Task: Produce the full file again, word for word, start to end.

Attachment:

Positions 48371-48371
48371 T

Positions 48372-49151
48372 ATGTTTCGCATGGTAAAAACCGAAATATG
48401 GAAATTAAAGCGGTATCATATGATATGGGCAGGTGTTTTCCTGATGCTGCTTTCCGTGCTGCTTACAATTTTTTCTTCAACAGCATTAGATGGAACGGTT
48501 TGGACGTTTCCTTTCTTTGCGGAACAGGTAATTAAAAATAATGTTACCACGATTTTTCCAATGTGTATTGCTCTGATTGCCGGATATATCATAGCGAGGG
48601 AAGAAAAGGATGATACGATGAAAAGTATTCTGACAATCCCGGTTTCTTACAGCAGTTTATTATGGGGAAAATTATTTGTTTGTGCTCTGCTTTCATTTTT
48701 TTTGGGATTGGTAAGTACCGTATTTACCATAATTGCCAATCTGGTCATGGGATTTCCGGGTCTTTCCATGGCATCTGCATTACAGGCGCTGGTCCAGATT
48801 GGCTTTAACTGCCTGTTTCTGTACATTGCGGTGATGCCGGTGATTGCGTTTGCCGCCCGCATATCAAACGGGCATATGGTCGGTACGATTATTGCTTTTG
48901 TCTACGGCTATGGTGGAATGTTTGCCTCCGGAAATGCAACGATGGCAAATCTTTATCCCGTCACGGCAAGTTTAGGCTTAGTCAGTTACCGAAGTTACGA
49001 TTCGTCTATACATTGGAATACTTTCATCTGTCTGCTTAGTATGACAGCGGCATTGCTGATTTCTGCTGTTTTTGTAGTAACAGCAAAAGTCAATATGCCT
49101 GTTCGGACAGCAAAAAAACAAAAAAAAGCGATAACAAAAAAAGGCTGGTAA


Positions 48371-48371
48371 T

Positions 48372-49151
48372 ATGTTTCGCATGGTAAAAACCGAAATATG
48401 GAAATTAAAGCGGTATCATATGATATGGGCAGGTGTTTTCCTGATGCTGCTTTCCGTGCTGCTTACAATTTTTTCTTCAACAGCATTAGATGGAACGGTT
48501 TGGACGTTTCCTTTCTTTGCGGAACAGGTAATTAAAAATAATGTTACCACGATTTTTCCAATGTGTATTGCTCTGATTGCCGGATATATCATAGCGAGGG
48601 AAGAAAAGGATGATACGATGAAAAGTATTCTGACAATCCCGGTTTCTTACAGCAGTTTATTATGGGGAAAATTATTTGTTTGTGCTCTGCTTTCATTTTT
48701 TTTGGGATTGGTAAGTACCGTATTTACCATAATTGCCAATCTGGTCATGGGATTTCCGGGTCTTTCCATGGCATCTGCATTACAGGCGCTGGTCCAGATT
48801 GGCTTTAACTGCCTGTTTCTGTACATTGCGGTGATGCCGGTGATTGCGTTTGCCGCCCGCATATCAAACGGGCATATGGTCGGTACGATTATTGCTTTTG
48901 TCTACGGCTATGGTGGAATGTTTGCCTCCGGAAATGCAACGATGGCAAATCTTTATCCCGTCACGGCAAGTTTAGGCTTAGTCAGTTACCGAAGTTACGA
49001 TTCGTCTATACATTGGAATACTTTCATCTGTCTGCTTAGTATGACAGCGGCATTGCTGATTTCTGCTGTTTTTGTAGTAACAGCAAAAGTCAATATGCCT
49101 GTTCGGACAGCAAAAAAACAAAAAAAAGCGATAACAAAAAAAGGCTGGTAA